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On 31 March 2019, relief from reporting counterparty LEIs for ASIC OTC derivative reporting ends.  As it fast approaches and the realities of implementation become clear, we review whether it is the trust or trustee required to obtain a Legal Entity Identifier (“LEI”).  As an Australian reporting entity, if your non-individual clients do not have an LEI, from 1 April 2019, you cannot allow them to enter into an OTC derivatives transaction with you.

The trustee is a ‘reporting entity’

Regulatory Guide 251: Derivative Transaction Reporting states that a trustee and not the trust is considered a that is subject to reporting obligations (RG251.16). “A responsible entity of a registered managed investment scheme or a trustee of a trust is also a reporting entity if it enters into a reportable transaction in its capacity as the responsible entity or trustee of an Australian entity.”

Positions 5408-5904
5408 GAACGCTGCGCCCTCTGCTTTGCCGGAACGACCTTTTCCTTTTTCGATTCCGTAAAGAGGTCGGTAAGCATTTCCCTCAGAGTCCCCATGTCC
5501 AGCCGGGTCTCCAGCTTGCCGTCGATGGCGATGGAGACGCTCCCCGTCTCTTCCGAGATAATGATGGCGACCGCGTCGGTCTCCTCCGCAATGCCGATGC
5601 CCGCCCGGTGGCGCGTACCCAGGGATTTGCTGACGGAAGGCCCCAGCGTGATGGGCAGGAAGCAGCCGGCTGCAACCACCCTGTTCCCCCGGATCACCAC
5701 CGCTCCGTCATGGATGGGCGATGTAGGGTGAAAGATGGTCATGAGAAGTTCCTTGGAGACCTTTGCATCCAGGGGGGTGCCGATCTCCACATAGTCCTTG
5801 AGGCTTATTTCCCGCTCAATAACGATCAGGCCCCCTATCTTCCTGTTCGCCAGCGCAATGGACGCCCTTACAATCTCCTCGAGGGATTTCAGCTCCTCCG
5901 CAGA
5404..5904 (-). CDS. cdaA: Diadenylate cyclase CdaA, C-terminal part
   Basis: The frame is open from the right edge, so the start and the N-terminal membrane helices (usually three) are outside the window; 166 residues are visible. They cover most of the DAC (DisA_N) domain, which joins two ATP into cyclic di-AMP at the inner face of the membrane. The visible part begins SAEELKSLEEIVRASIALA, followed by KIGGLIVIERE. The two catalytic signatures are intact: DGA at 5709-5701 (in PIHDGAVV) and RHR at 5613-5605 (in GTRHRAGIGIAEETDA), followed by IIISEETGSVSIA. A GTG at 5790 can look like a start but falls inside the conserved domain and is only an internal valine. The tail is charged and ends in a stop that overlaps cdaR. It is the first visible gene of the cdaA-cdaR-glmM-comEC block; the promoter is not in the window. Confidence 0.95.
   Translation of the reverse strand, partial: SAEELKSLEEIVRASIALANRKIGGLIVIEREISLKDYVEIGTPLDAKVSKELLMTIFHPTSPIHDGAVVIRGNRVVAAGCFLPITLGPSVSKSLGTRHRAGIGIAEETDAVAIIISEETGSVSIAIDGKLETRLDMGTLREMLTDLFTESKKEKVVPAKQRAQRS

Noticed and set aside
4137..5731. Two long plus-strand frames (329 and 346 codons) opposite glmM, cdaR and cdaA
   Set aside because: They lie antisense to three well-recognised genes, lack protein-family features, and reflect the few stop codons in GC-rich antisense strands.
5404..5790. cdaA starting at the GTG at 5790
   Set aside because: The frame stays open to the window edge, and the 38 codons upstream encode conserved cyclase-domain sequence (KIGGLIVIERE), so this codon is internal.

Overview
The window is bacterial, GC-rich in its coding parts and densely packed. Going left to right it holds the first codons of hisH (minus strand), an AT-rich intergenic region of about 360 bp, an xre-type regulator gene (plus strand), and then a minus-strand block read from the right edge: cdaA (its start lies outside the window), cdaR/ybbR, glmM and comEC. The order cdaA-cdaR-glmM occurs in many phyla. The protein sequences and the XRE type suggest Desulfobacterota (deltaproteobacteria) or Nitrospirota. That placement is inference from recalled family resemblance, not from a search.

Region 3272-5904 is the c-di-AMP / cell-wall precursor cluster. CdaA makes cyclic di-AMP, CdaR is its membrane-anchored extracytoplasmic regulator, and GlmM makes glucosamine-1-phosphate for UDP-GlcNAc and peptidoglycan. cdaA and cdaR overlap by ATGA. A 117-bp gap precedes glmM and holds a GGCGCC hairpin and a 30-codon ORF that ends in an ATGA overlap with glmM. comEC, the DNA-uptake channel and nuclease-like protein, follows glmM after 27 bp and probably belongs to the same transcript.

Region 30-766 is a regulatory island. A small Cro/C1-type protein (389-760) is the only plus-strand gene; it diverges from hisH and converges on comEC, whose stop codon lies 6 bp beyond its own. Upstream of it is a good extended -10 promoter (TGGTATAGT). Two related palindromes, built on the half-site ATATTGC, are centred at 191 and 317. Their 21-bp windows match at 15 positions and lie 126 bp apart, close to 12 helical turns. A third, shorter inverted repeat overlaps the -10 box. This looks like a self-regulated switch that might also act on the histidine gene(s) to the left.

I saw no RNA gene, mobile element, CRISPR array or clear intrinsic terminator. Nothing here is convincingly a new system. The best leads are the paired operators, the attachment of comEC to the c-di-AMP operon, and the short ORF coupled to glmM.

Whilst the trustee is technically defined as a reporting entity, it doesn’t have any transaction or position reporting obligations unless it holds an AFSL or similar  (Table S 1.1: Transaction Reporting Requirements in ASIC Derivative Transaction Rules (Reporting) 2013). Note that, an AFSL that is not authorised in relation to derivatives or a foreign licensee who only provides financial services to wholesale clients are also exempted from the reporting obligations (Regulation 7.5A.50 of Corporations Regulation 2001).

If you would like to know more about whether a corporate trustee is required to obtain an LEI, please read the full text on our page “Trust or Trustee: Which should obtain an LEI?”

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